Whole Living Daily

G-Free Friday: Sweet Pepper Holiday Cheese Ball

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Cheese balls are famous this time of the year, but this is no ordinary, picked-it-up-at-the-deli-on-the-way-to-the-party cheese ball. I recently discovered the most flavorful dried peppers from Frontier Organics that are incredibly versatile and perfect for this recipe.  They're so naturally sweet that they add the perfect flavor when mixed with cream cheese -- no need to add any sugar or processed toppings- just simply a handful of these peppers (I bought them in bulk so that I could use them in a few holiday recipes, plus they just look so pretty in a bowl for a holiday display) mixed with sea salt and pepper and there you have it! A perfect appetizer for any occasion. If you are lactose intolerant or vegan you can choose Go Veggie Cream Cheese; if not, I recommend Organic Valley Cream Cheese.  Both are sold in health food stores and Whole Foods Market.
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America Recycles Day Targets Food Waste

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Here at Whole Living, we've been paying close attention to the issue of food waste, and we're not alone. Today is America Recycles Day, and this year's theme is "Feed People, Not Landfills," which highlights ways people can reduce the amount of food they waste.

According to the Environmental Protection Agency, food is the single largest type of waste going into our landfills and incinerators. And when food is disposed of in a landfill, it decomposes and become a significant source of methane, which a potent greenhouse gas. Read More...

Beauty Bag Spy: Olympic Rower Meghan Musnicki

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Being a summer Olympian doesn't mean being an autumn slacker, at least not for rower Meghan Musnicki. Since taking gold with the women's eight team in London, she's on a break from team practices, but she's ramping up her individual workouts with cross training like trail running, biking, and CrossFit.  "I use the term 'break' loosely as we have to report to training camp in San Diego at the end of the year and showing up out of shape is going to make it incredibly difficult!" she tells us.

Given Meghan's constant exposure to the elements and her intense workout schedule (along with the multiple daily showers that go with it), we asked her to share the products that keep her hair and skin in world-class shape. Read More...

Smoothie Wednesday: Fall Market Smoothie

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Some of my favorite New York fall mornings are spent a short walk from my apartment at the Union Square Farmer’s Market. This weekend everything looked so delightful, so I gathered a beautiful pumpkin, a colorful bunch of flowers, some crispy apples, a few heirloom carrots, several bundles of kale, and a handful of fresh ginger for a smoothie. The earthy carrot and tangy ginger lend an unexpected kick to this smoothie that I’ve been enjoying on its own or paired with a salad.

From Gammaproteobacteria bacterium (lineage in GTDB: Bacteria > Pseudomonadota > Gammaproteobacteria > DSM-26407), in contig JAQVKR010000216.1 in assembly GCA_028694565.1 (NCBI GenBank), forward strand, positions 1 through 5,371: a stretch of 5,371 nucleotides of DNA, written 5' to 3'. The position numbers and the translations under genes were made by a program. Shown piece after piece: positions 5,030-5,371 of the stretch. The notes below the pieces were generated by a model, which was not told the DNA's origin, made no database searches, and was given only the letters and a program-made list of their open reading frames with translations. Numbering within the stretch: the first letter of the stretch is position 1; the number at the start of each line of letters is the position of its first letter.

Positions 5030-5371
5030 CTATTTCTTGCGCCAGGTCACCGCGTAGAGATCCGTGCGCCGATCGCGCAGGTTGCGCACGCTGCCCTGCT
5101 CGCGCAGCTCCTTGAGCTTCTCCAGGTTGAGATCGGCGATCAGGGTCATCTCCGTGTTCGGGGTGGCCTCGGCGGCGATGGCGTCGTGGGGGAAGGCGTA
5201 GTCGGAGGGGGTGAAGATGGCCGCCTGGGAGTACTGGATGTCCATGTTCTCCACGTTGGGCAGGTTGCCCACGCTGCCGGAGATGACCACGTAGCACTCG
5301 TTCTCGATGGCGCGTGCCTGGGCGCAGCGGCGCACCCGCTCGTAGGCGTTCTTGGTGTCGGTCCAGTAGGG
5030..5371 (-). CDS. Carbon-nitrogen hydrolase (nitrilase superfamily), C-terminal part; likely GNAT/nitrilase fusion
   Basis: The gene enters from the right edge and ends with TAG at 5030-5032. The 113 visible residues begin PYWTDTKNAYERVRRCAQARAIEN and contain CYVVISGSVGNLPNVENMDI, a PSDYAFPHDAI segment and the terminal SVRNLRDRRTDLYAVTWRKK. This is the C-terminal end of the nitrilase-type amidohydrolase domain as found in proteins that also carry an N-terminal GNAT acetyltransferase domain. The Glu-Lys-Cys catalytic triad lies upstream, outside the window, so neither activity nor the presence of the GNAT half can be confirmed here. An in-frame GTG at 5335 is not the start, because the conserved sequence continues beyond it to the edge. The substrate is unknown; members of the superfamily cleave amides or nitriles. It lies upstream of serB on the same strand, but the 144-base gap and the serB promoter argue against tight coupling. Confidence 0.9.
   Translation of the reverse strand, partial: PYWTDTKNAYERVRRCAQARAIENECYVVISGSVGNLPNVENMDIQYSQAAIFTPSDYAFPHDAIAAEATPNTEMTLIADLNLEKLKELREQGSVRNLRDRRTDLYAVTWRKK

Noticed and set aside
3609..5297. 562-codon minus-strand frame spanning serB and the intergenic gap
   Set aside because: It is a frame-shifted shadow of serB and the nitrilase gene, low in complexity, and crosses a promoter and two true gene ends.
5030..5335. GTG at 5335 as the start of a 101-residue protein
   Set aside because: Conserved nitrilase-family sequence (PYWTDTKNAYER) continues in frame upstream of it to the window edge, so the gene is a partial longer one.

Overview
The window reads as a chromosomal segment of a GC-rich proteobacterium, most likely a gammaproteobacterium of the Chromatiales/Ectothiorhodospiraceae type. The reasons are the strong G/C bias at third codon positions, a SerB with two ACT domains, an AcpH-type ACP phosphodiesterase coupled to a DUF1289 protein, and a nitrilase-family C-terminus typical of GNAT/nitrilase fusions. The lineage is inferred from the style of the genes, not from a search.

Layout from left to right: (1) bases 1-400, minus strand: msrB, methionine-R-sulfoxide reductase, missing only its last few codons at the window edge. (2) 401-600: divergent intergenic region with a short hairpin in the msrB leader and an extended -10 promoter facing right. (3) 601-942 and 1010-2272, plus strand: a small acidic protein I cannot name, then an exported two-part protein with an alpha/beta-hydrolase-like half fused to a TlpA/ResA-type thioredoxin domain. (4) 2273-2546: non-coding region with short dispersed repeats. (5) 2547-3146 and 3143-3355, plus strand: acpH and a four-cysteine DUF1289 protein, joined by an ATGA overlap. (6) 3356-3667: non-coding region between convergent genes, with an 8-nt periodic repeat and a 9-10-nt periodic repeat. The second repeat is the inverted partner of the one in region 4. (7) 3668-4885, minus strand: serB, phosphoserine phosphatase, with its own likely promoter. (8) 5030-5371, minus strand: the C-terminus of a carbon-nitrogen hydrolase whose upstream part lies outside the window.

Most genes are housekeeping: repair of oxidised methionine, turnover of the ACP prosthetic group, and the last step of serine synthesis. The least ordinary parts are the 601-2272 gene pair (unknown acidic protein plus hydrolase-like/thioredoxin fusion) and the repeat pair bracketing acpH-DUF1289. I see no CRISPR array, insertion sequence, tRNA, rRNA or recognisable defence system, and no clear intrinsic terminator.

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The Clean Plates Special: Escarole with Top Chef's Antonia Lofaso

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This installment of the Clean Plates series features raw escarole, a member of the chicory family and technically a kind of endive that's traditionally been cooked in soups and sautés. This intense, lacy lettuce can have large, bitter, dark green outer leaves and more delicate, smaller inner yellow shoots. The vegetable is a rich source of iron, potassium, vitamins A and K, magnesium and calcium. Read More...

Ask Mindy: Is a Plastic Loofah More Eco-Friendly Than a Natural Sea Sponge?

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Which is better: using a loofah (which I know is made out of plastic) or a natural sea sponge? I'm worried that the sponges aren't harvested sustainably. —Pam Janets

First, I have to admit I’ve got a soft spot for a sponge, which are animals, after all. I would much rather see a live sponge on a coral reef than its dead skeleton in a bathroom. Turning these puffy primitive invertebrates into glorified washcloths—when so many greener alternatives exist—makes me sad, not only for the sponges’ sake, but for the health of ocean ecosystems and human beings, as well.

Ecosystem impacts
Sponges are found as far north as Alaska as well as in the South Seas; they grow on coral reefs and in the oceanic deeps. They provide biomass, structural habitat, water filtration, and shelter for numerous species, reports Ocean Health Index, a collaborative research project including 65 scientists, Conservation International, and the New England Aquarium.

Sponges are an important food source for sea stars, turtles, and some fish. When sponges and their “intricate architecture” are removed, it hurts these ecosystems. Australian sponge gardens, specifically, have been designated as biodiversity hotspots.

Human health benefits
Medicines derived from sponges have proved invaluable; research shows that natural chemicals in sponges kill cancer cells. For example, Ara-C, a drug used to treat leukemia and lymphoma, is taken from a Caribbean sea sponge. Read More...